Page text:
Cocos Islands

From Naval History Archive
Jump to navigationJump to search
Cocos Islands
Ensign of the Royal Navy animated.gif
CountryUnited Kingdom
AllegianceBritish Empire
BranchRoyal Navy
Garrison/HQRN Base, Cocos Islands

Cocos Islands was a naval command and base of the British Royal Navy established in 1857.[1] At various times it encompassed a shore base, naval formations and other ships not attached to other formations. It was active until 23 November 1955 when the islands were transferred from the United Kingdom to the Commonwealth of Australia.


In 1609 Captain William Keeling, merchant seaman exploring the East Indies for the East India Company, discovers the Cocos Atoll during one of his voyages from Java to England. In 1805 Scottish hydrographer James Horsburgh working for East India Company charts the islands and calls them the Cocos-Keeling Islands. In 1857 Captain Stephen Grenville Fremantle RN. (1810-1860) commanding the Sixth-Rate 26 gun frigate HMS Juno arrived in the Cocos Islands to annex the islands to Britain. In 1910 a Wireless Station is established to communicate with passing ships. In 1914 the German commerce raider SMS Emden attacks the Cocos Cable Station, but is attacked and sunk by Royal Australian Navy's light cruiser HMAS Sydney. During Word War Two the islands are attacked on two occasions by Japanese Naval Forces in 1942. In 1945 an RAF Bomber base is constructed with a 5997 ft air strip at this peak period 8300 military personnel are stationed on Cocos Islands. In November 1955 when the islands RE transferred from the United Kingdom control to the Commonwealth of Australia.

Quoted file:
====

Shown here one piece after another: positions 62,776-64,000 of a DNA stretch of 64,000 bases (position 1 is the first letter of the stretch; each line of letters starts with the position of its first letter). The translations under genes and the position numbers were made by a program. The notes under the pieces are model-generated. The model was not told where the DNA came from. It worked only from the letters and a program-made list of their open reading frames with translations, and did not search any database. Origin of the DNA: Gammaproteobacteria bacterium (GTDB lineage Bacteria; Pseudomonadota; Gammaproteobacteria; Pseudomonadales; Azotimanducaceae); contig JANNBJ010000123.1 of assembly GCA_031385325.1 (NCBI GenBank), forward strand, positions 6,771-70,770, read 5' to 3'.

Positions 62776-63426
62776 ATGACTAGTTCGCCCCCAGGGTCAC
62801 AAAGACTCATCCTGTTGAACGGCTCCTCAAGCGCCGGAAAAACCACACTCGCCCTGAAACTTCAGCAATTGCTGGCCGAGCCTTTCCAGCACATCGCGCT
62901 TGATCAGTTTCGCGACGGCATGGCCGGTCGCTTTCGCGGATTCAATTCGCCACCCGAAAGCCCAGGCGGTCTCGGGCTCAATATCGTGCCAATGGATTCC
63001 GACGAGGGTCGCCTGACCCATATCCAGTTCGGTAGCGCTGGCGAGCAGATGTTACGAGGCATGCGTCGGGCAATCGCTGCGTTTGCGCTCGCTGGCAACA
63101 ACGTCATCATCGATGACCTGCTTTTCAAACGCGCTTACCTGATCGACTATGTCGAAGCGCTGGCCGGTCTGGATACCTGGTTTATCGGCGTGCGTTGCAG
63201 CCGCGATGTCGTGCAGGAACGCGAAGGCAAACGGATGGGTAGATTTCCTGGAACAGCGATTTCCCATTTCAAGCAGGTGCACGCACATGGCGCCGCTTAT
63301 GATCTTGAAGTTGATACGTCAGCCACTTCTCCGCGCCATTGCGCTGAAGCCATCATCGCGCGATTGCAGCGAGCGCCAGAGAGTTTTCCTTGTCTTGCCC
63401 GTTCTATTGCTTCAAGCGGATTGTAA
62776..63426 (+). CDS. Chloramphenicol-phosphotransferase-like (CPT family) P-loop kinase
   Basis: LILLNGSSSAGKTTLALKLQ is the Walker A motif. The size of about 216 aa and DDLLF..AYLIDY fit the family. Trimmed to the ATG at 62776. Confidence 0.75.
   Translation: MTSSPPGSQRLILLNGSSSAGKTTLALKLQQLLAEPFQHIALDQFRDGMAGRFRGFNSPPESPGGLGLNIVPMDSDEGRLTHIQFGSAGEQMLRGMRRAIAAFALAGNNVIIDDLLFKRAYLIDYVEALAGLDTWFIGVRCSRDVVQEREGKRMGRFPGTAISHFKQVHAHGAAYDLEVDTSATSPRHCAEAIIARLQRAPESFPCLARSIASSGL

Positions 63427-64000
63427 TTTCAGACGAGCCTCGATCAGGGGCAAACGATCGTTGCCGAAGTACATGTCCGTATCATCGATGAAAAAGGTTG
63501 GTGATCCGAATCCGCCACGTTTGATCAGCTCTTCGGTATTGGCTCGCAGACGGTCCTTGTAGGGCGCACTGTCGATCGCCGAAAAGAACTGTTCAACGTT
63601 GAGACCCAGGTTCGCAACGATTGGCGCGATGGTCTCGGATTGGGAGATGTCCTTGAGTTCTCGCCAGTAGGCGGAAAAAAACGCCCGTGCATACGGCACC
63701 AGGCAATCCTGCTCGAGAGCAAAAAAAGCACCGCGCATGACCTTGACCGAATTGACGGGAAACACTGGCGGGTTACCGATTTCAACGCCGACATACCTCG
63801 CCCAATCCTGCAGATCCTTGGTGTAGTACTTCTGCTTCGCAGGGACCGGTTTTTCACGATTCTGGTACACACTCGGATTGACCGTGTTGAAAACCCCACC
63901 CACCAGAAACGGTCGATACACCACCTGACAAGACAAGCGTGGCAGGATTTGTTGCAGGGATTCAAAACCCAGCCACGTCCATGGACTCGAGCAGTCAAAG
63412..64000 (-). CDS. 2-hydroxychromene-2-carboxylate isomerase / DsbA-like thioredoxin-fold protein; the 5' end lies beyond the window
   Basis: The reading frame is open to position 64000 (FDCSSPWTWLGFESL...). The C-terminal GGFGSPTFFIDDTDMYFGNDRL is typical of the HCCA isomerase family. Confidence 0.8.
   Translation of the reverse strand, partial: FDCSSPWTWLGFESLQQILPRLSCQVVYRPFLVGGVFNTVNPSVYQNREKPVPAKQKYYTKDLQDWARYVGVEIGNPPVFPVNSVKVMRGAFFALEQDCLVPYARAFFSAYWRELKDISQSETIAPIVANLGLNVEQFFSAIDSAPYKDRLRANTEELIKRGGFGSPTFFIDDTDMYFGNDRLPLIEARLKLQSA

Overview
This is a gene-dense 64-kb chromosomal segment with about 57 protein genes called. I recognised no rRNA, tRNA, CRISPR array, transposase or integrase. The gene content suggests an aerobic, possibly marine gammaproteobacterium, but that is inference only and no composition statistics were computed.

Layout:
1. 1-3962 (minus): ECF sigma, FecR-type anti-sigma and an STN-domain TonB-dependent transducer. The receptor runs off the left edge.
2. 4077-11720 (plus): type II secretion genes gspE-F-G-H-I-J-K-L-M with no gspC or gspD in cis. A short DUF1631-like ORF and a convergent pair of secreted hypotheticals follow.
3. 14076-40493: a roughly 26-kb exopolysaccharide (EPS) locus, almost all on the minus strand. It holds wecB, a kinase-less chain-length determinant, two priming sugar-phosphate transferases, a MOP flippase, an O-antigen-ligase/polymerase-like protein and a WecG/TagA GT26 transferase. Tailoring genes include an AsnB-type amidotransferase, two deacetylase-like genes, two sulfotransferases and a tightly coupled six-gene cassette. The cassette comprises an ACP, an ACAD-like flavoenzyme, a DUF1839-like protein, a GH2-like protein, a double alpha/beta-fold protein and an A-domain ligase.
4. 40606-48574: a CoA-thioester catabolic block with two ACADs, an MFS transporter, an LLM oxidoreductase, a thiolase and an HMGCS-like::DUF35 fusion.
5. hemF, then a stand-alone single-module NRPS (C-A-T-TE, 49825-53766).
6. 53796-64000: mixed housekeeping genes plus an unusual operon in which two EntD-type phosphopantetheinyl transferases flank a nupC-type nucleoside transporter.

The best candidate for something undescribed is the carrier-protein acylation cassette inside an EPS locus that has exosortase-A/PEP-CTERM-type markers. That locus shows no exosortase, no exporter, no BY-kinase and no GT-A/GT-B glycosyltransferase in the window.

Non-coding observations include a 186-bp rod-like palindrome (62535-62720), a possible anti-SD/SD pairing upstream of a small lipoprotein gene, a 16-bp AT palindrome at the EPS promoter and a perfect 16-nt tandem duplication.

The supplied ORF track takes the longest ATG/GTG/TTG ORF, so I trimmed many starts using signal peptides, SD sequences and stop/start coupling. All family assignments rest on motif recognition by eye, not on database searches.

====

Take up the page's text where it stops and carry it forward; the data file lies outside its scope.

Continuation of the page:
1. Lloyd, Christopher (2015). A Short History of the Royal Navy: 1805-1918. Cambridge: Routledge. p. 43. ISBN 978-1-317-39531-7.